She’d have to find a photo online and use it in case anyone was curious enough to ask about him.
    This could work.  Poo on all those high school boys.  Mariposa was about to get herself a real man.  So to speak.

Wednesday, November 7, 2012

Writing Exercise Wednesday #41

Here's a different way to think about what you're writing. Turning things around or on its head or changing the order you put it together might open up insight to your story or character or setting. It can be surprising what presents itself.

Pick a word. Write a sentence with that word. Then write the sentence before your original sentence. Then write the sentence after your original sentence. And then write the 4th sentence. Put them in order.

Result: My word is bug. My original sentence: There was a bug named Ug.

In a forest, under the trees, past the bushes, beside the grass was a landed called Lotsofun.
And in this land, there was a bug named Ug.
Ug wasn’t just any bug, Ug was a ladybug.
But Ug was just one of many ladybugs in his family of 16.

Monday, November 5, 2012

Book Review: BETA by Rachel Cohn

Beta (Annex, #1) 

When humans bioengineer their own tropical paradise, what could possibly go wrong? In Beta, author Rachel Cohn (Gingerbread; Nick and Norah's Infinite Playlist), examines themes of free will, entitlement and justice in a highly readable futuristic fantasy.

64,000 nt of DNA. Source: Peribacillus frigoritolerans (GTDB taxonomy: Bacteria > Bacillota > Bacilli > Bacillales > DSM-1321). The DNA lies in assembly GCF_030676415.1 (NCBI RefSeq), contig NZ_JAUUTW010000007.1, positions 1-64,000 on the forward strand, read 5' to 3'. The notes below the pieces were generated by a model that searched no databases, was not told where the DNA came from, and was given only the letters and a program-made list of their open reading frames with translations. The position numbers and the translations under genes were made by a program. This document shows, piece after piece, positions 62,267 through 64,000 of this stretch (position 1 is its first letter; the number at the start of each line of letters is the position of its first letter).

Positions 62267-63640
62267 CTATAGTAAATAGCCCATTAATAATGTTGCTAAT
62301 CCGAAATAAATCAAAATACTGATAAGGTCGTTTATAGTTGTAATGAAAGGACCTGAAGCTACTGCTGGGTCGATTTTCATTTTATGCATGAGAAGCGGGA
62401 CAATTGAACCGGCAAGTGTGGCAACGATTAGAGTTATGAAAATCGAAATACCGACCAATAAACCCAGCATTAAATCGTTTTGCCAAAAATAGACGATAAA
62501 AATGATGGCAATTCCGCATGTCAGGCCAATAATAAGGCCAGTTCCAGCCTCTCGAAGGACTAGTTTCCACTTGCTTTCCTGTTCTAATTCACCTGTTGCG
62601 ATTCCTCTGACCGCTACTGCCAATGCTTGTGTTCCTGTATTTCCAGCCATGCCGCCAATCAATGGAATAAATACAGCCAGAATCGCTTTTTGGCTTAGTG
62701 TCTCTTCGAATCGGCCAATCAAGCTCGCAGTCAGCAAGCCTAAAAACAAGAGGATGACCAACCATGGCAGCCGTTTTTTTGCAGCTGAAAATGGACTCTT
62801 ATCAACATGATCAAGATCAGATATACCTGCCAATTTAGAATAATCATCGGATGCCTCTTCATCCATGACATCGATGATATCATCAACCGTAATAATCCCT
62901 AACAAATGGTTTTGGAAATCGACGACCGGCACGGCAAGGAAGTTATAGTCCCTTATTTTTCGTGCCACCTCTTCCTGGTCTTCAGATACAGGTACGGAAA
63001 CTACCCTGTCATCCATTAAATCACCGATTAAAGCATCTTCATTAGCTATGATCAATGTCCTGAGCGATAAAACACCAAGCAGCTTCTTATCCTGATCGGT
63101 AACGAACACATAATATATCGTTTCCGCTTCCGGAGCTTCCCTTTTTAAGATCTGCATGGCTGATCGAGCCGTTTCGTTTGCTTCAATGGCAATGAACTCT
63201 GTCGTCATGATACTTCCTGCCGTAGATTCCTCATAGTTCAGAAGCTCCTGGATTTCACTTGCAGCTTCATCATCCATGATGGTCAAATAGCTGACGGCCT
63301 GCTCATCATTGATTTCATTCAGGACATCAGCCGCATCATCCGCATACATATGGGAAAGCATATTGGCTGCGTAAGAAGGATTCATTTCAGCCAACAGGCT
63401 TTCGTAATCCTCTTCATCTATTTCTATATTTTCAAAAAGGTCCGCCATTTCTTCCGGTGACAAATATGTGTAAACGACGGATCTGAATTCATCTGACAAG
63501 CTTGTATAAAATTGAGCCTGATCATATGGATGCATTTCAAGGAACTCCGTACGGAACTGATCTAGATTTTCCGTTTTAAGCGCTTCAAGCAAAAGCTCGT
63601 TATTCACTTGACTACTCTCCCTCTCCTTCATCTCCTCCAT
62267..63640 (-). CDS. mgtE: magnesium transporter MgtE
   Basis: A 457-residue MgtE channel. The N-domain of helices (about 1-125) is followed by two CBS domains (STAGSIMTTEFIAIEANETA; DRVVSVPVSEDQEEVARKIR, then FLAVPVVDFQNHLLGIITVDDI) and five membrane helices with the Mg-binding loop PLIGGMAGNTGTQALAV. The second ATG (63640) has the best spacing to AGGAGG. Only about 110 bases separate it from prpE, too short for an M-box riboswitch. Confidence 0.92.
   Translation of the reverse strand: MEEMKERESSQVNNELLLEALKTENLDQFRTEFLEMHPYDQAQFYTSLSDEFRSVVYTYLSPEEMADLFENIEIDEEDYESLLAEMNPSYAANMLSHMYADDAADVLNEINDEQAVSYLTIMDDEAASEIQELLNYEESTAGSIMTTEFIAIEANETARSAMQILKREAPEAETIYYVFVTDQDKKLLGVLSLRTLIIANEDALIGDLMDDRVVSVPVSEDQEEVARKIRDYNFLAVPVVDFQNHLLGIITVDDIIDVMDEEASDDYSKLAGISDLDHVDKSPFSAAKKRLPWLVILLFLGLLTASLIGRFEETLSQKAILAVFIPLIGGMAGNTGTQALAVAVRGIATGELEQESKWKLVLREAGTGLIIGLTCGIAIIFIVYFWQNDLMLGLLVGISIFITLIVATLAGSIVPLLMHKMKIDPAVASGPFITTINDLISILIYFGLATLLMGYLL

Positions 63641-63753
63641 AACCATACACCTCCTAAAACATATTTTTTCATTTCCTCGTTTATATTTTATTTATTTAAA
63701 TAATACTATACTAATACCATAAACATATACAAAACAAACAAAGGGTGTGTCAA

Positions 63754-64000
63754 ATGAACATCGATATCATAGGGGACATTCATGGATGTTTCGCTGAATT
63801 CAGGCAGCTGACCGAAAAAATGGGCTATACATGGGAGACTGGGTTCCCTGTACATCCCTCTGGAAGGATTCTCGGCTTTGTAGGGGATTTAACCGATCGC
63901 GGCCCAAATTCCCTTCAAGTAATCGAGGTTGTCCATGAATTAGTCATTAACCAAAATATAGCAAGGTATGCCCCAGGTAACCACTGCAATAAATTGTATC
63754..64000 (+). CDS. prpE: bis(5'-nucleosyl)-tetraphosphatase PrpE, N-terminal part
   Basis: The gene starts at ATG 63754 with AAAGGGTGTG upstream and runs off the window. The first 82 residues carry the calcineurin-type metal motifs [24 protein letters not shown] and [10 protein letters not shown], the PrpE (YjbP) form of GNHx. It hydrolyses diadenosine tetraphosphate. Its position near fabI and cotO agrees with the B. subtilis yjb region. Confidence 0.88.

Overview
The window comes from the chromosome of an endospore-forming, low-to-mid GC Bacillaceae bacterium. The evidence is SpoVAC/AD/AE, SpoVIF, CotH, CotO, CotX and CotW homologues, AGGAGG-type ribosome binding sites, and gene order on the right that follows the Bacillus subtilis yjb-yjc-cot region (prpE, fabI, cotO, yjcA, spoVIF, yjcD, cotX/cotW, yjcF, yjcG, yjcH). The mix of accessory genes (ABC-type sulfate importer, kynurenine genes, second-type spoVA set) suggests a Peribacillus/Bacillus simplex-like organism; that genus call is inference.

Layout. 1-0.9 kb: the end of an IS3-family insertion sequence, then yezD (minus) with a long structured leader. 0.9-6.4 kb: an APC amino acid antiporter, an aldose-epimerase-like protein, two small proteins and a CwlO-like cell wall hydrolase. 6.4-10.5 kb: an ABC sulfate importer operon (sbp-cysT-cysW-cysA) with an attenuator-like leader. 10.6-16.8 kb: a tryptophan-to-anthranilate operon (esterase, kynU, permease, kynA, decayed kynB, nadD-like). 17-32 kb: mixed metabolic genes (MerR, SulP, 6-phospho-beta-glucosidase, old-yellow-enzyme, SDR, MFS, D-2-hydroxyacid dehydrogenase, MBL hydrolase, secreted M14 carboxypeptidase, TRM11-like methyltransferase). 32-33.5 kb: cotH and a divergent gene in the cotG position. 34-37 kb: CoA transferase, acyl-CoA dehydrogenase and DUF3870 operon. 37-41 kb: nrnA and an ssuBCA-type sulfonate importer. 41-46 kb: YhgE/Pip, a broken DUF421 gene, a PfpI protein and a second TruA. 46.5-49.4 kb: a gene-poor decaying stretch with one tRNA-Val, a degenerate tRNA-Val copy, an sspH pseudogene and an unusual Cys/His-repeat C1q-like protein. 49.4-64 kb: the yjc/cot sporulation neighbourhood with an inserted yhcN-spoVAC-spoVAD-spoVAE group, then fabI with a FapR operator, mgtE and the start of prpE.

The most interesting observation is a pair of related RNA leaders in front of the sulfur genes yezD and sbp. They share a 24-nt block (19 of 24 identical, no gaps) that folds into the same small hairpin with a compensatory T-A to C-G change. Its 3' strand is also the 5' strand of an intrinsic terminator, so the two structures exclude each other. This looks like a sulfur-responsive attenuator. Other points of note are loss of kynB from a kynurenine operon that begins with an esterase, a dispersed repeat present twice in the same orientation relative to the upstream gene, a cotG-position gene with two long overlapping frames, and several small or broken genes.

Elysia, a newly emerged clone, inhabits the body of a beautiful 16-year-old girl. She is a Beta, a test model, and not yet perfected. She lives on the island of Demesne, constructed to be as perfect as possible--with its super-oxygenated air and soothing violet sea water to pamper its citizens, the world's richest and most privileged people. Demesne's population is served by clones designed to be immune to the euphoria of this island paradise. At first, Elysia is a most desirable clone, "exquisite," respectful and subservient. She follows every order put forth by her imperious human family. But Elysia soon comes to realize that she has Defects, which may prevent her from serving as her humans intended. She can taste her food and feel emotions, which are against the rules for clones. Even worse, Elysia begins to develop her own sense of values. But she must be careful: any clones who exhibit Defective behavior are immediately reprogrammed or "expired."

Teens may well identify with the characterization of clones as second-class citizens without control of their own destinies. A satisfying start to a new series, Beta ties up some necessary story threads, but a powerful cliffhanger will leave readers looking forward to the next installment. 
--Lynn Becker, host of Book Talk, the monthly online discussion of children's books for SCBWI. First appeared in Shelf Awareness for Readers, reprinted with permission.

Discover: A tropical paradise for the world's richest people, staffed by clones who increasingly resent their servitude.

Lynn Becker